The Cuts and Campaign Strategies

Monday, 13th September 2010 at 6:00 UTC 1 comment

As you might imagine, the cuts aren’t just occupying a lot of my campaigning time, they’re also occupying some huge number of hours of discussions in pubs, cafes and at meetings. I really don’t think a good enough strategy has emerged for dealing with the cuts, and I feel that a lot of groups are far too hesitant to bring out a full scale debate in the public arena, despite a clear need to break the ideological consensus behind the program of cuts that is being unleashed.

Listening to the debate in the media, one might assume that ‘those in power’ were completely agreed on the need for huge and irreversible cuts to public spending. Listening to many campaigners, one continue in this thinking. Now, one shouldn’t deny reality, but what one learns in Economics is that there are usually two ways of looking at a set of figures.

I say this because my first strategy, my first target, is to break the consensus around the need for cuts in the first place. The reason for that this is a vital starting point stems in part from the fact that we are dealing with ideology, in part because otherwise we will be drawn into consultation about “which cuts and where”, and in part because we can win this argument.

We can highlight key facts, such as Britain’s current debt as a proportion of GDP, as compared to previous years and generations. Never has the public debt when assessed according to our ability to pay it off been as low as it was last decade. This country now earns so much money (Gross Domestic Product) that, even though the raw figure of public debt is so high, it is only 50% of GDP. Its like having an income of £20,000 a year and a mortgage of £10,000. When the NHS was started, our national debt was three times greater than GDP (mortgage of £60k assuming above example). The huge figures are huge because all the other figures are huge. A lot of the fear around the budget is being created by using raw numbers to blind people with fear.

Britain still has an AAA credit rating, and the IMF recently warned that by slashing public spending, we could bring on a second dip in the recession. Now, the IMF for those who don’t remember are considered to be ‘not nice people’ by activists in every single country of the planet. When the IMF is agreeing with you, either you’ve doing something wrong, or a line has been crossed.

Another possible strategy would be to target the very people who are driving this public and expose them for who they really are – something I wrote about yesterday. Of course, this could backfire if indeed money is on its way to pay for a mobilisation of the public like the tea party in the USA, as someone suggested yesterday. That said, I suspect any such movement would infuriate a few Tories.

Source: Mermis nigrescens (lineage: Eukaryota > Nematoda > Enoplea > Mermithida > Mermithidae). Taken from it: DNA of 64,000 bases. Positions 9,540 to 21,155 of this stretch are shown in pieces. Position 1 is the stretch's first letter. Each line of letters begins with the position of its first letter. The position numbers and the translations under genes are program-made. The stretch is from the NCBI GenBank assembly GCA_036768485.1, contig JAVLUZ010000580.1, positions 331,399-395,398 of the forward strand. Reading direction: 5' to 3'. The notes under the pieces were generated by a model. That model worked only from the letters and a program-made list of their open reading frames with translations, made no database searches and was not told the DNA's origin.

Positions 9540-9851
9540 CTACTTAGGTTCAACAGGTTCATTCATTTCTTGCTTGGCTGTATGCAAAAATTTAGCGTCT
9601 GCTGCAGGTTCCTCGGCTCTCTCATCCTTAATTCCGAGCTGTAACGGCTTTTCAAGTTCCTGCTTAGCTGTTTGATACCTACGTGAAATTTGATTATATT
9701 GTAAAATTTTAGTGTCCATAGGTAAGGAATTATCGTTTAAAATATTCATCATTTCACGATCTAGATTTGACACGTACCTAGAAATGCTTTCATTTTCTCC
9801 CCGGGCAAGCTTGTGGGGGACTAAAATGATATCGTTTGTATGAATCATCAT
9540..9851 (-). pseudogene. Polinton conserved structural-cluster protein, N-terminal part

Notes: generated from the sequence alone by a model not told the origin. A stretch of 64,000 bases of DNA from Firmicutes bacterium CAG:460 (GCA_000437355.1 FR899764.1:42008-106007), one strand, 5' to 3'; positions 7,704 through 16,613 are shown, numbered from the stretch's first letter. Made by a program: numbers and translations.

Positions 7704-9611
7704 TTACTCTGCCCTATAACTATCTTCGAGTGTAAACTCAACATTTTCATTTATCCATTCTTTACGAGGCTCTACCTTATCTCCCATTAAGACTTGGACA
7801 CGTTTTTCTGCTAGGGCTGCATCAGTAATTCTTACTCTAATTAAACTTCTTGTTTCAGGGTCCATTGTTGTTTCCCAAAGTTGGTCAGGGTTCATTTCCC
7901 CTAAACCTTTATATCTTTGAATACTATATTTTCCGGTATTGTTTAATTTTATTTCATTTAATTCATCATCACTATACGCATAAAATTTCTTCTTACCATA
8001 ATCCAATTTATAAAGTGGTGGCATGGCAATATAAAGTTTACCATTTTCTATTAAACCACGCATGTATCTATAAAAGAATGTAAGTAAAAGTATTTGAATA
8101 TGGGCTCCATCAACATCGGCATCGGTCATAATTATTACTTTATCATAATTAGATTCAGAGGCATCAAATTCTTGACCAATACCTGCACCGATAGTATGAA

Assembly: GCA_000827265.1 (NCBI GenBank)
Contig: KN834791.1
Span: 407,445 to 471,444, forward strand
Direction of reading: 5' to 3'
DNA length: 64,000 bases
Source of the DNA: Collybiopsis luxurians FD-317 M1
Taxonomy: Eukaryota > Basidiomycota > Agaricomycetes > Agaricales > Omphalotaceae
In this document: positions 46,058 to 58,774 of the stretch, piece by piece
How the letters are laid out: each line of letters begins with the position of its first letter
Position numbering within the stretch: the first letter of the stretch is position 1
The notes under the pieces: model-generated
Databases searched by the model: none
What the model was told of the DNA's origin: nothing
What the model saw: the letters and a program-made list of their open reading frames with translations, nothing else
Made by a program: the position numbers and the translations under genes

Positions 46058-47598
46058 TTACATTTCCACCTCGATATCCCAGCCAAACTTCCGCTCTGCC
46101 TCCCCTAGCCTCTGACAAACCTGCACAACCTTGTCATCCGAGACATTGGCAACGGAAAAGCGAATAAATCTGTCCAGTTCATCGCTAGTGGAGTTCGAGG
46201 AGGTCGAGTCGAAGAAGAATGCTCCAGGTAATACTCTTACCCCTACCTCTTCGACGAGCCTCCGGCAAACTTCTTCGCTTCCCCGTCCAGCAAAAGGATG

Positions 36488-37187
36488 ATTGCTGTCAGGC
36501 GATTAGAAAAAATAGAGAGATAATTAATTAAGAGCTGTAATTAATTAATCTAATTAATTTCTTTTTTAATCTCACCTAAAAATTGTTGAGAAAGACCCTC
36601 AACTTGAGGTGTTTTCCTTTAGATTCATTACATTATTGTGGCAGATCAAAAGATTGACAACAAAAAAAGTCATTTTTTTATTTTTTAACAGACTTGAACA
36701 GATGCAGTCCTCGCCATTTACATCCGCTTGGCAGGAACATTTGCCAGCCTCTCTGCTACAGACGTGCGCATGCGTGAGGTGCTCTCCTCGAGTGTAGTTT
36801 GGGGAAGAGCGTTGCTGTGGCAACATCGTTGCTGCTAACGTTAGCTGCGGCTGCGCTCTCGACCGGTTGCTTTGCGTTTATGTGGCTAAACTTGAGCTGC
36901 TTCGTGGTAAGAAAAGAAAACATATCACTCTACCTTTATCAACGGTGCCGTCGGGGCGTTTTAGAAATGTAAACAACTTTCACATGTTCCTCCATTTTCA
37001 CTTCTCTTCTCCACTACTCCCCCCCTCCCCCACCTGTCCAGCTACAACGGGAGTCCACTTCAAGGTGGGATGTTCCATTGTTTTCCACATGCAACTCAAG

Again, exploiting the bizarre image of agreeing with the IMF and the police. No, I’m not going to feel happy about sharing a platform with a police officer, but the fact is, local police forces are going to face serious cutbacks. The last time such policies were on the table, during the reign of Thatcher, her priority was to strengthen the police to target the working class in their resistance – which they did so tremendously well at Orgreave just after I was born. I shall expand how the rise in private security firms may play in this elsewhere, but for now, suffice to say that frontline police, especially of the sort who believe in ‘making communities safer’ rather than defending private property as an aim in and of itself, could become very important allies.

Add this to a front-lining of discussion about equality and a challenge to any attempt to undermine such work as the Spirit Level Report, backed up by a real commitment to research. I’m thinking of organising some kind of research afternoon at my house, where everyone who can supplies a laptop and I supply flipcharts, tea and cake. Maybe there could be some kind of social media input.

Finally, I’d say a big part of the strategy should be a position around Unions that sees them as both a necessary part of the campaign and refuses to idolise them. By idolise, I mean put them on a pedestal whereby they have sole agency (ability to create change) and where one ends up either stalling a campaign because the union has yet to play catch up, or creating a situation where the union are the sole voice of a workforce that may be considerably more radicalised by the situation.

I offer these as suggestions with which others are welcome to disagree, but also as proposals from which action can be taken. I guess the main strategy I’d suggest is to actually do something.


Entry filed under: Activism, Economics, Participation, Party Politics, Politics, The Right, Unionism, Workers.

The Rise of a New British Right More than just words? A response to the TUC

1 Comment Add your own

  • 1. Richard  |  Monday, 13th September 2010 at 9:04 UTC

    “Britain still has an AAA credit rating”

    There’s this circular argument about credit ratings: we need to make cuts because otherwise we won’t have credit, which would mean that we would… have to make cuts. I keep thinking that we should raise the demand ‘cut the credit rating, not the budget’.


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